[SUMMARY] Paper Rock Scissors (#16)


Ruby Quiz

This week's quiz is a classic computer science problem in disguise. It's
generally done with the Prisoner's Dilemma:


The game chosen doesn't much matter, but the idea is that there really shouldn't
be much strategy involved. In the Prisoner's Dilemma, it's generally agreed
that it's hard to beat a player that confesses every time. For the game of
Paper Rock Scissors, the winning strategy is to be purely random, as Benedikt
Huber explained on Ruby Talk:

You can't give any predictions on the next move of a random player.
Therefore you have a 1/3 prop. to choose a winning, losing
or drawing move.

To be fair, Paper Rock Scissors does have quite a bit of strategy theory these
days, but the conditions of that theory (mostly body language) are unavailable
to computer players. Entire books have been written on the subject, believe it
or not:


So random is the best we can do? Is that hard to build? Uh, no. Here's a
sample by Avi Bryant:

class AJBRandomPlayer < Player
def choose
[:paper, :scissors, :rock][rand(3)]

If we test that, we get the expected 50/50 results:

AJBRandomPlayer vs. JEGPaperPlayer
AJBRandomPlayer: 511.0
JEGPaperPlayer: 489.0
AJBRandomPlayer Wins
AJBRandomPlayer vs. JEGQueuePlayer
AJBRandomPlayer: 499.5
JEGQueuePlayer: 500.5
JEGQueuePlayer Wins

Of course, that's so uninteresting, we're probably beginning to wonder if
James's quiz selecting skills are on the fritz. Possibly, but interesting
solutions make me look good none-the-less. This week, Christian Neukirchen sent
in more than one of those:

CNBiasInverter: Choose so that your bias will be the inverted
opponent's bias.

CNIrrflug: Pick a random choice. If you win, use it again; else,
use a random choice.

CNStepAhead: Try to think a step ahead. If you win, use the choice
where you'd have lost. If you lose, you the choice where you'd
have won. Use the same on draw.

CNBiasFlipper: Always use the choice that hits what the opponent
said most or second-to-most often (if the most often choice is not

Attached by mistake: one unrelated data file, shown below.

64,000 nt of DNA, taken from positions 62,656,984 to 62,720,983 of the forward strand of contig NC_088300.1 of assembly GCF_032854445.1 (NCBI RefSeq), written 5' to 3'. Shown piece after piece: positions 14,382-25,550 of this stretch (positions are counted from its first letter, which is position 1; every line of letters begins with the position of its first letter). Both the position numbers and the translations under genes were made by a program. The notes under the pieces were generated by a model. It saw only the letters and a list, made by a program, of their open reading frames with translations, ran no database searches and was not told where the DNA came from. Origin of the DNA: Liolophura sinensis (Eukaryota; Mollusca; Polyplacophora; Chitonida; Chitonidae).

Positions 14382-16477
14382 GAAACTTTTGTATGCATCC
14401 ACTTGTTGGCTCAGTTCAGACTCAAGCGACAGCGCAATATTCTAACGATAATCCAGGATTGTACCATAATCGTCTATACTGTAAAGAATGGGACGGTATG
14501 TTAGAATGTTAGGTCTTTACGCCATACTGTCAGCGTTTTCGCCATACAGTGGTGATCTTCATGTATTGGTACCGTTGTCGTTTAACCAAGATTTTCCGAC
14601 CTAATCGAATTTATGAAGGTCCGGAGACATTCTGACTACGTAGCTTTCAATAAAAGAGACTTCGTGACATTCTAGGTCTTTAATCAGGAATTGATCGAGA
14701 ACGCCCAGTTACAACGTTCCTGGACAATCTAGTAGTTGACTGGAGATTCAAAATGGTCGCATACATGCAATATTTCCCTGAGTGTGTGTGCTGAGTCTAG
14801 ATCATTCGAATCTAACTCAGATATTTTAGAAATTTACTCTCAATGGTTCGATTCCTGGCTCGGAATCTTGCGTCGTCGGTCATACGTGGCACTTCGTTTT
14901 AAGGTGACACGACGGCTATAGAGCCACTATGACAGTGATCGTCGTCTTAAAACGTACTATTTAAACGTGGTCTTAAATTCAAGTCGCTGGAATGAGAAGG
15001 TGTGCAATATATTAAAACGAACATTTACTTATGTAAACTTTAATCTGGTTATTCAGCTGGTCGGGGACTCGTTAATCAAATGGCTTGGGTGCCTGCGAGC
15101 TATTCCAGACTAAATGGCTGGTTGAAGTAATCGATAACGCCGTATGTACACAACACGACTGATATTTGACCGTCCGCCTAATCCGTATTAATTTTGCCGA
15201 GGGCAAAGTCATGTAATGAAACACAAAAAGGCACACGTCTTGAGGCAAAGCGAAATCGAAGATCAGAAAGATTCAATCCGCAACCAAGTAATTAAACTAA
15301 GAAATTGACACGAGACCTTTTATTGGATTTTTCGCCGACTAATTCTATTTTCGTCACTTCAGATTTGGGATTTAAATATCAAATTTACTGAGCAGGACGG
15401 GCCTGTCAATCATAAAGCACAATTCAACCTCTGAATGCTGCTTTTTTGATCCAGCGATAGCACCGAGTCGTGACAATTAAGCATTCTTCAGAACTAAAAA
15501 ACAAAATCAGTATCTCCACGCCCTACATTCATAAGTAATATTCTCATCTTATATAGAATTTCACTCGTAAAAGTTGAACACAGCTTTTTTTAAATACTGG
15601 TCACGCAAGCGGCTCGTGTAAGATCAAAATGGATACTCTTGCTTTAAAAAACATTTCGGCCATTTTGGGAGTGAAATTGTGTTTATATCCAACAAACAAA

absolutely prefered).

CNBiasBreaker: Always use the choice that hits what the opponent
said most often.

CNMeanPlayer: Pick a random choice. If you win, use it again; else,
use the opponent's choice.

I really should show all of those here, but that would make for a ridiculously
large summary. Let's go with Christian's favorite:

class CNBiasInverter < Player
def initialize(opponent)
@biases = {:rock => 0, :scissors => 0, :paper => 0}
@hit = {:rock => :paper, :paper => :scissors, :scissors => :rock}

def choose
n = ::Kernel.rand(@biases[:rock] + @biases[:scissors] +
case n
when [email protected][:rock]
when @biases[:rock][email protected][:rock][email protected][:scissors]
when @biases[:rock][email protected][:scissors][email protected][:rock]+
@biases[:scissors][email protected][:paper]
p @biases[:rock][email protected][:scissors][email protected][:paper]
abort n.to_s

def result( you, them, win_lose_or_draw )
@biases[them] += 1

initialize() sets up the a Hash for tracking the biases. (I don't believe @hit
is needed.) result() is the compliment to that. It adjusts the proper bias
count each time the opponent makes a selection.

choose() does all the interesting work. A random number is chosen between 0 and
the total of all the bias counts. That number is then associated with the
indicated bias by some clever use of ranges and the opposite of that bias is
returned as CNBiasInverter's choice.

In other words, as the opponent chooses more and more of a particular item, the
bias count for that item climbs. This will cause the semi-random choice to
drift towards the opposite of that favored move.

Let's compare with our baseline:

CNBiasInverter vs. JEGPaperPlayer
CNBiasInverter: 995.0
JEGPaperPlayer: 5.0
CNBiasInverter Wins
CNBiasInverter vs. JEGQueuePlayer
CNBiasInverter: 653.5
JEGQueuePlayer: 346.5